Starting off in life isn’t always easy. This is particularly true for establishing financial independence. We occasionally need loved ones to be our safety net when we’re taking our first steps toward life on our own — or even when we need to pick ourselves up after a setback. There are several ways parents, partners or loved ones can help someone trying to establish or reestablish good credit. One of these is being a co-applicant on a car loan. In many states, cars are requisite to personal independence and self-reliance, so if a parent helps their child buy that first car, the support becomes twofold. They’re helping them build both financial and personal independence at the same time. Moreover, a car is a major purchase, so responsible repayment of the loan can go a long way toward building a solid credit history. What are the ways a co-applicant or cosigner can help someone purchase a car? First, let’s examine the differences. A “co-applicant” is often synonymous with “co-borrower,” or someone who is an equal partner in the purchase. This is most common for married couples. A co-signer is more of a “backup” plan. This person agrees to assume financial responsibility in the case of a default. Both can offer key benefits and protections for you and the lender. It’s up to the party providing the assistance to decide on the preferred level of involvement. Here are four reasons you might consider being a co-applicant or co-signer on a car loan:
1. To help a child build credit
Establishing credit is often a catch-22. You can’t get credit until you’ve had credit — and you can’t build credit without a history. This is why parents co-buying or cosigning a car with their young adult is so common. When parents co-borrow or cosign, the child can get reliable transportation and establish credit. If, after a time, the child has proven themselves to be responsible with the payment, the car can be refinanced to have the parents taken off the loan. However, the interest rate is likely to increase; so, think carefully before making the decision.
2. Qualify for a better interest rate and higher loan amount
Two incomes on an application can help buyers qualify for the best possible rate and a higher loan amount. This situation is most advantageous when the co-applicants have comparable credit scores, since a low score may drag down the benefits of an added income. This could work well for married couples that want to get the best deal possible with their combined incomes.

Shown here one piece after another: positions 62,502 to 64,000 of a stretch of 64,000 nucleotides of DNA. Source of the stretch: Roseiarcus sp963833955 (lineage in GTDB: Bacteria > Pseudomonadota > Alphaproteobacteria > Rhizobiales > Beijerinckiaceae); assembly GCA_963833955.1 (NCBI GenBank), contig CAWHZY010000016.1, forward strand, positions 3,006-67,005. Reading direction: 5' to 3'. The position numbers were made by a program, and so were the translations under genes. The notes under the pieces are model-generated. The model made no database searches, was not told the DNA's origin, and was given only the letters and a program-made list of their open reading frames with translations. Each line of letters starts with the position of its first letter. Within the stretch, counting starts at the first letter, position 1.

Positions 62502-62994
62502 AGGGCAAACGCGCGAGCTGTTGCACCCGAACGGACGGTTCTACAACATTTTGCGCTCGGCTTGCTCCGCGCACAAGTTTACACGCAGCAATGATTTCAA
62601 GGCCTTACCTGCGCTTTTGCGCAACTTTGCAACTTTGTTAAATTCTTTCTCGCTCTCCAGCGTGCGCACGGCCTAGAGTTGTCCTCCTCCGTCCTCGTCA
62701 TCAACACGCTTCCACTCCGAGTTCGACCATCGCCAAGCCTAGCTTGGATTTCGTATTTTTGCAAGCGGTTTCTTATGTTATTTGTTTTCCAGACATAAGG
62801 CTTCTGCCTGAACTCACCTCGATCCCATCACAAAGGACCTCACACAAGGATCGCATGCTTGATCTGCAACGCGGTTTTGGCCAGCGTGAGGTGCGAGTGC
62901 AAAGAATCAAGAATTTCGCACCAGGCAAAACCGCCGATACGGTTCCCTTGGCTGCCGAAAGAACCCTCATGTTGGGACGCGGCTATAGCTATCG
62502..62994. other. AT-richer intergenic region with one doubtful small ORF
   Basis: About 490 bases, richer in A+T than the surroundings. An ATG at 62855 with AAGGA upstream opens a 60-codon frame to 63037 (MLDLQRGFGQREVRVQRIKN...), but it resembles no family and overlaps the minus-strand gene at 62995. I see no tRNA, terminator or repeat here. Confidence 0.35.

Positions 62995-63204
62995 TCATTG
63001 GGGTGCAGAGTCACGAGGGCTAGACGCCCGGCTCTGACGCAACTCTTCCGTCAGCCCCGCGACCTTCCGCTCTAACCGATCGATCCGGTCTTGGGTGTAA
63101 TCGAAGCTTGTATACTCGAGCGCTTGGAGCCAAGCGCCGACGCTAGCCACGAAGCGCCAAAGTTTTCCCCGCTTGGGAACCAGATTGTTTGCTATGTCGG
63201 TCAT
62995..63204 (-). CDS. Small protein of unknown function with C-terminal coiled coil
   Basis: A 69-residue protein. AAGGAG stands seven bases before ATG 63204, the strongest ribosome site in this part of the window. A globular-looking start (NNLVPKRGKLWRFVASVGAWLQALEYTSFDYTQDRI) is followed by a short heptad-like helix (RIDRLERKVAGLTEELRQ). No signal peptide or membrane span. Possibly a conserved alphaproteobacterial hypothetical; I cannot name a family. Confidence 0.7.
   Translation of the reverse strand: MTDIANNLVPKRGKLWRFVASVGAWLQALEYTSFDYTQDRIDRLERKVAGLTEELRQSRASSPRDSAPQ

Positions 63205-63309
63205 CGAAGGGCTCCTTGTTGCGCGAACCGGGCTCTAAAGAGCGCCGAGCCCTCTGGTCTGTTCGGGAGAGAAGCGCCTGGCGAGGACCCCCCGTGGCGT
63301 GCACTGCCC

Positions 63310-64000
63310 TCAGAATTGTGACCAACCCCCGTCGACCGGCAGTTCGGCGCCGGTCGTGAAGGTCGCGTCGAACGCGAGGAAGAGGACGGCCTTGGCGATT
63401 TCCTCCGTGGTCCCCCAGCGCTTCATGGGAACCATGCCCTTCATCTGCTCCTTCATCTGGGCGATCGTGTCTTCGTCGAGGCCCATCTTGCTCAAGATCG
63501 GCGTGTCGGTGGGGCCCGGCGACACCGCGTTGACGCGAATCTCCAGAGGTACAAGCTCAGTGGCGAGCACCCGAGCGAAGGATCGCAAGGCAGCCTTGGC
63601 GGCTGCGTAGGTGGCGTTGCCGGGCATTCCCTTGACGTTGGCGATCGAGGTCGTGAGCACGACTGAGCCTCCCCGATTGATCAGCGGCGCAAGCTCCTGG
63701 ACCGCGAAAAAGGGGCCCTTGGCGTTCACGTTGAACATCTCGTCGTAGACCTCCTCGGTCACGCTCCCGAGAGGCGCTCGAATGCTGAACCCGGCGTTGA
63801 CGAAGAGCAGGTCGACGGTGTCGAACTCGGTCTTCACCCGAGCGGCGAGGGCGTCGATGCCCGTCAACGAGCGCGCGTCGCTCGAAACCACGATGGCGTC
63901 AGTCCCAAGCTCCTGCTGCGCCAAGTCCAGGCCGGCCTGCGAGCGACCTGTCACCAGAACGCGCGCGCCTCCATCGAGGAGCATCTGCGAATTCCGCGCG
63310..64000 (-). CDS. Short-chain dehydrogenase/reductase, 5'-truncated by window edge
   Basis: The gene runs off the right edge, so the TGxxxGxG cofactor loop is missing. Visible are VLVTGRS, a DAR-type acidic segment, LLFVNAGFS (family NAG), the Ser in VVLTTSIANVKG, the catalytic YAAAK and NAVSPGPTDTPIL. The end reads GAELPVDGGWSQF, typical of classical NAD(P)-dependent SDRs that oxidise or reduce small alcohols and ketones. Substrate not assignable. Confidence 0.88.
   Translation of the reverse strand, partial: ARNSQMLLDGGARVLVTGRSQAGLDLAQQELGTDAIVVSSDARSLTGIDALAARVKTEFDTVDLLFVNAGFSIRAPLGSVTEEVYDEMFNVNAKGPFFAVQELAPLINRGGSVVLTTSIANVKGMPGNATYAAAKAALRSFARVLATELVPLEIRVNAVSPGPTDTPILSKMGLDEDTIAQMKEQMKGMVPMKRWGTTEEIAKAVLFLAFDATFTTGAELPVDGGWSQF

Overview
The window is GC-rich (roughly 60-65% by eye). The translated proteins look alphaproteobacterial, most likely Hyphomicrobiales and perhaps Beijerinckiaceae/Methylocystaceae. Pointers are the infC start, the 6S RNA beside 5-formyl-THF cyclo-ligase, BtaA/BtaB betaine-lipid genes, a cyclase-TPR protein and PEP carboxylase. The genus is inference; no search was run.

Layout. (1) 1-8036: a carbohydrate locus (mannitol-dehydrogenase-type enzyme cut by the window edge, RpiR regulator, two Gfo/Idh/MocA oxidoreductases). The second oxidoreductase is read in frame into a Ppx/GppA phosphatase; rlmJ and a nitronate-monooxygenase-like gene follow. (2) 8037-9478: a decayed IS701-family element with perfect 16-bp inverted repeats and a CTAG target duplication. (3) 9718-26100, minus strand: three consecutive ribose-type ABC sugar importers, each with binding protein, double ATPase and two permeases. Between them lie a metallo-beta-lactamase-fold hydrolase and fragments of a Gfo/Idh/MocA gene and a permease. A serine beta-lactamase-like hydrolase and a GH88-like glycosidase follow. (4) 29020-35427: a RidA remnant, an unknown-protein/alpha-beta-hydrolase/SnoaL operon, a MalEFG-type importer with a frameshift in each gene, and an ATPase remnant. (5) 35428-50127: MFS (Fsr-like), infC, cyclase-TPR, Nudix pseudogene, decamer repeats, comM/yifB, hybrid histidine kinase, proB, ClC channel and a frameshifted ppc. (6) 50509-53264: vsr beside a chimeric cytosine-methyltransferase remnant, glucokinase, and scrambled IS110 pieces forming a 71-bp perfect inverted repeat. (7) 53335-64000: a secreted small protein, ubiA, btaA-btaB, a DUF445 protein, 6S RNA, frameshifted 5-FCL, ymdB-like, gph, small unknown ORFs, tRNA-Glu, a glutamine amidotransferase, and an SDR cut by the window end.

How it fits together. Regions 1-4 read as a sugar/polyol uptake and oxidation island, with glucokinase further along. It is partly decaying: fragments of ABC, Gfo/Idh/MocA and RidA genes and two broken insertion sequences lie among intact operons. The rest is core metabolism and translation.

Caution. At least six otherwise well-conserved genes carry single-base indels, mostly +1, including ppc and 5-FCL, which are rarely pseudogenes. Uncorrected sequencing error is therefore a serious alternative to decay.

3. Helping a friend or loved one repair their bad credit
An incident as commonplace as a health problem or job layoff can cause a devastating financial setback. Even if the problem is temporary, the scars on credit can take years to overcome. Reestablishing credit with a major purchase can help rehabiliatate that score faster, but a co-applicant or cosigner may be required. An advantage to this is that a co-applicant can help secure better terms, so the buyer’s recovery won’t be impeded by high interest and high monthly payments.
4. Assist an aging parent
Those at the twilight end of their financial life cycle might also need some help. If you have a parent on a fixed income, being a co-applicant can help them get a safe, high-quality car at the best-possible rate. A low interest rate can drop the monthly payment by a significant amount. This is money that can go toward other living expenses and not further burden a limited income. When co-applying for a car loan, both parties must be aware of the responsibilities and liabilities they’re agreeing to, but if these are handled conscientiously, there are many circumstances where the arrangement can be beneficial for all involved.